Friday, November 30, 2007

Government Tries To Introduce New Evidence Against 'Father Of The Holy War'

A two-day pre-trial hearing has been adjourned in the case of Hassan Abujihaad, with no decision as to whether the government may introduce new evidence which may have been illegally obtained and which appears to be unrelated to the charges against him.

Hassan Abujihaad, formerly of the US Navy, has been charged with giving material assistance, including classified USN information, to an international terrorist network.

During the past two days of hearings, the government has played recordings of secretly recorded conversations and heard testimony from an undercover informant.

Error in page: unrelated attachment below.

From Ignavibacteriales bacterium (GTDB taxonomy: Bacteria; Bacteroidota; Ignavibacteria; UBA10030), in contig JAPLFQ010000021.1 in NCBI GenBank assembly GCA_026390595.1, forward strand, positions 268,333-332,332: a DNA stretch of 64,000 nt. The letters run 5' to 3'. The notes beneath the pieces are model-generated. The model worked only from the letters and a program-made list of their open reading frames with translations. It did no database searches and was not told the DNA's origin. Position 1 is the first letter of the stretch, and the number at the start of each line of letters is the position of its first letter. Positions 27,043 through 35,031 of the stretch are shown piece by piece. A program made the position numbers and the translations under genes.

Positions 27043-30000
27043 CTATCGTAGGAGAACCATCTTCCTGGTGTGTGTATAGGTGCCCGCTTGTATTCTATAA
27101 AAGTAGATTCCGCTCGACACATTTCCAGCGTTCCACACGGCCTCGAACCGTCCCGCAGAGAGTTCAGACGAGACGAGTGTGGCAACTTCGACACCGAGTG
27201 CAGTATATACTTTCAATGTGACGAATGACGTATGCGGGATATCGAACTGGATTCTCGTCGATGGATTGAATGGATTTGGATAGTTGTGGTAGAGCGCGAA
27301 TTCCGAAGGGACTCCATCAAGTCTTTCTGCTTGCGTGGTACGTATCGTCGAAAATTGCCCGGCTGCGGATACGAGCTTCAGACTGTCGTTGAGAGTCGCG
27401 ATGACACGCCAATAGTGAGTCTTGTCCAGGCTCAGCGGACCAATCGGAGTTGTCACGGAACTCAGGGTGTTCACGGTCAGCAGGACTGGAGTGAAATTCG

The government now says Abujihaad conspired with his former roommate, Derrick Shareef, in planning an attack on a US Navy base in San Diego. No such attack was ever carried out.

Abujihaad served aboard the USS Benfold, a destroyer which was in the Persian Gulf in early 2001.

While serving in the Navy, Abujihaad allegedly communicated by email with Babar Ahmad, the operator of a terrorist website, from which he bought three videos via mail order.

At least one of those videos was delivered to Abujihaad aboard the Benfold, and this does not appear to have caused a problem. But when the distributor, Azzam Publications, was busted in 2004, investigators found a series of email messages from Abujihaad.